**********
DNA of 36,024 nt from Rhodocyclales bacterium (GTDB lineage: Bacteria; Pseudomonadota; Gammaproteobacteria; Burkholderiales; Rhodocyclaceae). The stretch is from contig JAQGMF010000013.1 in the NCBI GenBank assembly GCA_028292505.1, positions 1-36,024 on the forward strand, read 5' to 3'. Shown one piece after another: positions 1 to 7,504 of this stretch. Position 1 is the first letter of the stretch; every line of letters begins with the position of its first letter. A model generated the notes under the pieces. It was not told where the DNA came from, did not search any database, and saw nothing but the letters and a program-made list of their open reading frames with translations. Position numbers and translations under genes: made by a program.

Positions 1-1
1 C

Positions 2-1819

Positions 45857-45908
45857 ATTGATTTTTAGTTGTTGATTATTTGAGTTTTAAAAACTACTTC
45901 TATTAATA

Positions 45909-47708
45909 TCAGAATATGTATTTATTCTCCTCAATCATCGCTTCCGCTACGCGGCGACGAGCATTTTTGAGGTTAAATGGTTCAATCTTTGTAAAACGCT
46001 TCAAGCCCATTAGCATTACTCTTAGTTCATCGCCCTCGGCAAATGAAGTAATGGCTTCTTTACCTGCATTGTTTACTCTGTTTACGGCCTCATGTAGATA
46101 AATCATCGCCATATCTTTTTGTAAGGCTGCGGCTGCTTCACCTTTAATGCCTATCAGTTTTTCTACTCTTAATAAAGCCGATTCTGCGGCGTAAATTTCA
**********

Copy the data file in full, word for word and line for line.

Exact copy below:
DNA of 36,024 nt from Rhodocyclales bacterium (GTDB lineage: Bacteria; Pseudomonadota; Gammaproteobacteria; Burkholderiales; Rhodocyclaceae). The stretch is from contig JAQGMF010000013.1 in the NCBI GenBank assembly GCA_028292505.1, positions 1-36,024 on the forward strand, read 5' to 3'. Shown one piece after another: positions 1 to 7,504 of this stretch. Position 1 is the first letter of the stretch; every line of letters begins with the position of its first letter. A model generated the notes under the pieces. It was not told where the DNA came from, did not search any database, and saw nothing but the letters and a program-made list of their open reading frames with translations. Position numbers and translations under genes: made by a program.

Positions 1-1
1 C

Positions 2-1819

Positions 45857-45908
45857 ATTGATTTTTAGTTGTTGATTATTTGAGTTTTAAAAACTACTTC
45901 TATTAATA

Positions 45909-47708
45909 TCAGAATATGTATTTATTCTCCTCAATCATCGCTTCCGCTACGCGGCGACGAGCATTTTTGAGGTTAAATGGTTCAATCTTTGTAAAACGCT
46001 TCAAGCCCATTAGCATTACTCTTAGTTCATCGCCCTCGGCAAATGAAGTAATGGCTTCTTTACCTGCATTGTTTACTCTGTTTACGGCCTCATGTAGATA
46101 AATCATCGCCATATCTTTTTGTAAGGCTGCGGCTGCTTCACCTTTAATGCCTATCAGTTTTTCTACTCTTAATAAAGCCGATTCTGCGGCGTAAATTTCA